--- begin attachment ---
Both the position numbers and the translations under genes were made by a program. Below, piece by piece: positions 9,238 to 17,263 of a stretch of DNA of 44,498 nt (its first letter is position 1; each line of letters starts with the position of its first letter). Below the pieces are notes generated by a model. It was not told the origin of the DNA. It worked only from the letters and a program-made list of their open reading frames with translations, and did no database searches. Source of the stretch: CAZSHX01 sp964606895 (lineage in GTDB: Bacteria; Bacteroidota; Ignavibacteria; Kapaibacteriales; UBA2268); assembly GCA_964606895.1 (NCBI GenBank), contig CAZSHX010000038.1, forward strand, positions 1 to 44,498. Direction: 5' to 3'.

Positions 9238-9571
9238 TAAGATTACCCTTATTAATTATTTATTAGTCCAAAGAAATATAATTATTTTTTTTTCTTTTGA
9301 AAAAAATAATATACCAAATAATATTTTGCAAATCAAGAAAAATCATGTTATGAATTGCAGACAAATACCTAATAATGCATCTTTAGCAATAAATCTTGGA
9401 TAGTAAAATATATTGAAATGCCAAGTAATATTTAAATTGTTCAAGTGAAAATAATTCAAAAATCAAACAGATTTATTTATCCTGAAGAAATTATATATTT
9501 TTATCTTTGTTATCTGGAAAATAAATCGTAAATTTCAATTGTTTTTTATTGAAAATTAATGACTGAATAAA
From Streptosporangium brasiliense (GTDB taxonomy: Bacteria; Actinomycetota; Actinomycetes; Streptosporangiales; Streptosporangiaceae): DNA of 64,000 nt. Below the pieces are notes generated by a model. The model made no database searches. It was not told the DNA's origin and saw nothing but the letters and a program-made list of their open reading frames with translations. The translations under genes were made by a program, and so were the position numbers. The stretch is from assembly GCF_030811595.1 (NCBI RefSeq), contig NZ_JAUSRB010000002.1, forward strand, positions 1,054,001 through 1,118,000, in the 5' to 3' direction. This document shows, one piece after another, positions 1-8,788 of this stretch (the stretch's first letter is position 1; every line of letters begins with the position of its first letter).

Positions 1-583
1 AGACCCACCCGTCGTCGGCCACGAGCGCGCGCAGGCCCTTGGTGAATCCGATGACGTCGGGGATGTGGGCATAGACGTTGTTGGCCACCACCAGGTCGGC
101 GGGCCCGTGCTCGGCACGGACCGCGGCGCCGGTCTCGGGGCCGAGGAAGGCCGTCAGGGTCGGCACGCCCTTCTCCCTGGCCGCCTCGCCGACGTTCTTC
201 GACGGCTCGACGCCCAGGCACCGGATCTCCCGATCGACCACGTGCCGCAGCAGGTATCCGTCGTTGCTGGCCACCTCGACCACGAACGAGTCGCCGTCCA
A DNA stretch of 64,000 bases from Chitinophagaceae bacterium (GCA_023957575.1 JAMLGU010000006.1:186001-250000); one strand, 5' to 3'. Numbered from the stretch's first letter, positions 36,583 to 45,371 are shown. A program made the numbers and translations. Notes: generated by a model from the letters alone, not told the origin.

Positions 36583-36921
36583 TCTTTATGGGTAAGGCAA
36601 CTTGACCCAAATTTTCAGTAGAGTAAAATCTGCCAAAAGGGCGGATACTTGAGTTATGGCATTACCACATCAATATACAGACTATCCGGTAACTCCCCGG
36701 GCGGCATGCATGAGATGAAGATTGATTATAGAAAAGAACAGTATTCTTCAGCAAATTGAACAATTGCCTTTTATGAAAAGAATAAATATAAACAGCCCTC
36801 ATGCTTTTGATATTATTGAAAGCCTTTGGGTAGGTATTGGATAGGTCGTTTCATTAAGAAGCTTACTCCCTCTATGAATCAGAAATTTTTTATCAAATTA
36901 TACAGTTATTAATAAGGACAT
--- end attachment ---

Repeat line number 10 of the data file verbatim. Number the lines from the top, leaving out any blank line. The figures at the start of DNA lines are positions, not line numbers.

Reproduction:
101 GGGCCCGTGCTCGGCACGGACCGCGGCGCCGGTCTCGGGGCCGAGGAAGGCCGTCAGGGTCGGCACGCCCTTCTCCCTGGCCGCCTCGCCGACGTTCTTC